NATO airstrikes cap week of rising pressure on Libya

NATO destroyed eight Libyan warships Friday in a week that saw a push for ICC arrest warrants for Qaddafi and a tough speech from Obama supporting the rebellion.

Darko Bandic/AP
Smoke rises from a ship that was hit in NATO airstrikes, at Tripoli sea port, Libya, early Friday, May 20.

NATO aircraft struck eight Libyan warships overnight Thursday, just hours after President Obama capped a week of increasing international pressure with a vow that Libyan leader Col. Muammar Qaddafi would fall from power.

"Time is working against Qaddafi," said Mr. Obama, who voiced strong support for pro-democracy uprisings in the Middle East. "When Qaddafi inevitably leaves or is forced from power, decades of provocation will come to an end and the transition to a democratic Libya can proceed."

NATO further weakened Colonel Qaddafi's regime with the airstrikes today, which commanders said came after two weeks of increased use by the Libyan Navy and the government's "systematic attacks" on civilians.

"Given the escalating use of naval assets, NATO had no choice but to take decisive action to protect the civilian population of Libya and NATO forces at sea," said Rear Adm. Russell Harding, deputy commander of the NATO operation.

Libyan government spokesman Musa Ibrahim said the strikes were a "clear attempt to bring the nation to its knees" and that Libya "will starve," because the attacks were "clearly a message sent by NATO to the international maritime companies not to send any more vessels to Libya."

Rebel: 'I do not believe Obama has lost credibility'

Mr. Ibrahim was also quick to react to the US president's predictions of the regime's collapse, calling them "delusional."

"[Obama] believes the lies that his own government and own media spread around the world," said Libyan government spokesman Musa Ibrahim. "It's not Obama who decides whether Muammar Qaddafi leaves Libya or not. It's the Libyan people who decide their future."

Yet that future is already being decided – and with American help – according to opposition activists contacted this week in the Libyan capital.

"Many in Tripoli do not see the flaws of the past," says a rebel activist in Tripoli, adding that there has been "unprecedented movement ... over the Libya issue." Obama added his voice to growing international support for the rebel government yesterday, calling it a "legitimate and credible" interim authority.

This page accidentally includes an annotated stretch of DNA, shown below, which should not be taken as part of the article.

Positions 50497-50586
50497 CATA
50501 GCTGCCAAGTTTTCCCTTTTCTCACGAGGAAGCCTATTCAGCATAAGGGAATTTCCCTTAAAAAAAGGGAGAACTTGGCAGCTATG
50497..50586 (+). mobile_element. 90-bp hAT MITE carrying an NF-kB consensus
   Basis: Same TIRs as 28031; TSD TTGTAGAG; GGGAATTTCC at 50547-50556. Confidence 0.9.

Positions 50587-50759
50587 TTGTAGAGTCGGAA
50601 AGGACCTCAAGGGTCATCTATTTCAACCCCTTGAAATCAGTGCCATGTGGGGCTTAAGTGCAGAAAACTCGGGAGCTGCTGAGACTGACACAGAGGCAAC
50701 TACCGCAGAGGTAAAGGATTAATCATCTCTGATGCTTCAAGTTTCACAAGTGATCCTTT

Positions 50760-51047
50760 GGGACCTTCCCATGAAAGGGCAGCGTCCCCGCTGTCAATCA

"It would be easy to be negative over some of Obama's shortcomings regarding Syria and Palestine, but he has been extremely clear, extremely direct, and extremely strong on Libya, and that gives us heart," says the activist. "In Libya, certainly in Tripoli, I do not believe Obama has lost credibility."

'Significant stockpile' of boats destroyed

US and NATO military operations in Libya – under the banner of a mid-March UN Security Council resolution authorizing "all necessary means" to protect civilians from Qaddafi's regime – have been instrumental in ensuring the fledgling opposition was not overrun.

British planes today targeted the Al-Khums naval base, the closest to the rebel enclave of Misurata, from where rebels forced out pro-Qaddafi forces two weeks ago.

They struck two corvettes and a "facility in the dockyard constructing fast inflatable boats, which Libyan forces have used several times in their efforts to mine Misurata and attack vessels in the area," said British military spokesman Maj. Gen. John Lorimer.

The strikes destroyed a "significant stockpile" of the boats, he said.

But that didn't prevent Libyan state TV from declaring that "residential and military" targets had been hit by NATO planes, nor that the rebel-held city of Benghazi – from where a National Transitional Council rules all of eastern Libya in rebel hands – had somehow returned to pro-Qaddafi control.

The reports were demonstrably false, however – Western journalists in Benghazi indicated no change in status or pro-Qaddafi uprising.

Rebel make gains, oil minister has reportedly defected

Rather than a definitive victory for Qaddafi forces, stalemate has become the new watchword, though rebels have made recent gains in enclaves like Misurata and the western mountains.

Those gains coincide with the possible defection of Libyan Oil Minister Shukri Ghanem, who crossed to Tunisia and has not been heard from for days.

The government denied those defection reports, saying Mr. Ghanem was on an official visit to Europe. They also denied a statement from US Secretary of State Hillary Clinton, who on Thursday told CBS that Qaddafi's wife and daughter had left Libya.

Adding to the pressure on the regime, this week the chief prosecutor of the International Criminal Court in The Hague called on judges to issue arrest warrants for Qaddafi, his most influential son, and his intelligence chief.

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